I love this series. The author immerses us in the time period, gritty and ugly and seamy elements and all. Timothy Wilde is an incredibly engaging andI love this series. The author immerses us in the time period, gritty and ugly and seamy elements and all. Timothy Wilde is an incredibly engaging and sympathetic narrator. He has a powerful sense of justice, but at the same time, it's impossible for him not to be a little cynical, if not very aware that lofty ideals mean nothing in the world in which he inhabits.
Timothy is permanently scarred both physically and emotionally by the events of the 1st book, The Gods of Gotham, and he's slowly finding his place in life, in a life without his true love, Mercy Underhill. Timothy is also trying to revise his opinion of his brother, Valentine, a very complicated--and in his own way endearing to this reader--character. For far too many years, he despised this older brother and had no respect for him. But in that weird way of families, he also loved him. Now he has to integrate both of those feelings, and realize that Valentine's bad habits are an aspect of his personality that he just has to deal with, like it or not. As Timothy's latest investigation puts him in great danger, he will realize just how much an ally and protector his brother is.
One of the reasons I like this series so much is the incredible lens of American history it brings to the table. Readers who have an interest in the city of New York and the tarnished history of the corrupt city government, think Tammany Hall, will appreciate how the author has integrated this story. Valentine is high up in the Democratic party, which is why he holds the enviable post as a station head and also the head of one of the firefighter units. He's viewed as a saint to the Irish immigrants because he helps them to get work and food in exchange for voting for the Democratic candidates.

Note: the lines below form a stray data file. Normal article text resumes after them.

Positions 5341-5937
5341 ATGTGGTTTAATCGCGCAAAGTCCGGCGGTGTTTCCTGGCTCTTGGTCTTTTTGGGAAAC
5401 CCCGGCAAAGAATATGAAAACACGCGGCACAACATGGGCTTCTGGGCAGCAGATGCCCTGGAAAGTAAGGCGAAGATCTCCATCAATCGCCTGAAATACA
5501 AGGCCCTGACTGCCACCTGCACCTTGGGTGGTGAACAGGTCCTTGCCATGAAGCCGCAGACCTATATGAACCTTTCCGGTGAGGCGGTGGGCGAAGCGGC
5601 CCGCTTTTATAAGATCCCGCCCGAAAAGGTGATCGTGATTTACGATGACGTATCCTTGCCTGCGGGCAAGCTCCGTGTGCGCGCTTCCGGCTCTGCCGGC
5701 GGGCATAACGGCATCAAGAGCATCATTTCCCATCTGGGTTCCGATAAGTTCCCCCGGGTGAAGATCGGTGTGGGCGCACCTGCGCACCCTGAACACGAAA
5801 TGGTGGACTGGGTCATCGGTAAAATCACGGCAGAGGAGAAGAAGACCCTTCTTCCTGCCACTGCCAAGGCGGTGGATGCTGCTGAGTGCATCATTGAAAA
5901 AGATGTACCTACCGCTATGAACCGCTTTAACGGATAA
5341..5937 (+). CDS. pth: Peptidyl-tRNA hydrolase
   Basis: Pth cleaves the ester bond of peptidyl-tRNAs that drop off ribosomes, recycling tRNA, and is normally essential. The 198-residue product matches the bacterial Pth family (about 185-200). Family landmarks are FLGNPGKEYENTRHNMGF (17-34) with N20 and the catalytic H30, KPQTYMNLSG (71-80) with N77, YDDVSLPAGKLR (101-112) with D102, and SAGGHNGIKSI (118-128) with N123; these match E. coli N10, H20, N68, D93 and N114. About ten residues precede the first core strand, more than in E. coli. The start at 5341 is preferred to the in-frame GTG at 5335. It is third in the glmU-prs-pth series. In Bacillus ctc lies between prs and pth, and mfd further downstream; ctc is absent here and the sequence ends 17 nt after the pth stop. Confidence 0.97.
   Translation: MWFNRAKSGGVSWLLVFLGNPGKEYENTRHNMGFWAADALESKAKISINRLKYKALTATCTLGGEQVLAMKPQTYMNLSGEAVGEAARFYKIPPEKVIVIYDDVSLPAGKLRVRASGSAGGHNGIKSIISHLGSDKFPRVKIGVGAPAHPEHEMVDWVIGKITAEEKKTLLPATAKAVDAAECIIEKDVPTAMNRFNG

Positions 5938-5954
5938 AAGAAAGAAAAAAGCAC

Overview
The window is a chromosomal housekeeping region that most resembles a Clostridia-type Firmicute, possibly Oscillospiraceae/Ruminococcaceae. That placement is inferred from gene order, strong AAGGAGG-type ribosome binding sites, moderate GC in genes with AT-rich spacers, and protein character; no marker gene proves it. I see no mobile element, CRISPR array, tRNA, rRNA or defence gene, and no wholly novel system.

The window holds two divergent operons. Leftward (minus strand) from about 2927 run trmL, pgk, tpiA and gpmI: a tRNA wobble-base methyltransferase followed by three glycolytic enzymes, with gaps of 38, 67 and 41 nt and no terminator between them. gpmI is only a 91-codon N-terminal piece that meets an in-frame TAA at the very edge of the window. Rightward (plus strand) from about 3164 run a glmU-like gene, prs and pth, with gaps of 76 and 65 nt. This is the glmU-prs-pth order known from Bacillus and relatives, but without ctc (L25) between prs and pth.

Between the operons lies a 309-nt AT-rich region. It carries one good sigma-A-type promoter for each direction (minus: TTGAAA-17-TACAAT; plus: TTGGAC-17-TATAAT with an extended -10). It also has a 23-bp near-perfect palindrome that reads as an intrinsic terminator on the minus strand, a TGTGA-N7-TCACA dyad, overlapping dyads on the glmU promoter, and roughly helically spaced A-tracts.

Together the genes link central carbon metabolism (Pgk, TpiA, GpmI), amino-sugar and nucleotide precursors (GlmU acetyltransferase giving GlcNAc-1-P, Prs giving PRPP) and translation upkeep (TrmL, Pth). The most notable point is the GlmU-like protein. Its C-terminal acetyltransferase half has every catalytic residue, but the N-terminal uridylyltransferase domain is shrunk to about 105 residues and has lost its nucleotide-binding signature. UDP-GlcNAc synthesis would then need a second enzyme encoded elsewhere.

The storyline resonated deeply with me, as it deals with slavery and the practice of capturing free blacks in the north and selling them into slavery. Timothy's best friend is a free man of color, Julius, who is a member of The Committee of Vigilance, an organization that helps to protect blacks from the blackbirders (a name for the slave-catchers). Julius comes to get his help when a young woman of color's family is kidnapped. Timothy is eager to help, his sense of justice appalled at the practice of slavery and the fact that blacks aren't even safe in New York. Of course, he's seen for himself that there are many terrible ways that racism that impact his beloved city. His assistance in the matter, gets him and his brother involved in a case that grows even darker as the layers pull away to reveal corruption that goes deep into the heart of the city and state government. The aspects of slavery and racial injustice really affected me, as much as the child prostitution and murder in the first book. The author is not shy about revealing these dark themes that are real parts of the history of our country. When Julius faces the slave-catchers without any real help in the legal courts, I don't think I even breathed the whole time. There are aspects of this book that are downright heartbreaking and bring home how profoundly wrong slavery was and the deep-seated racial prejudice that is a huge part of American history and current events even today.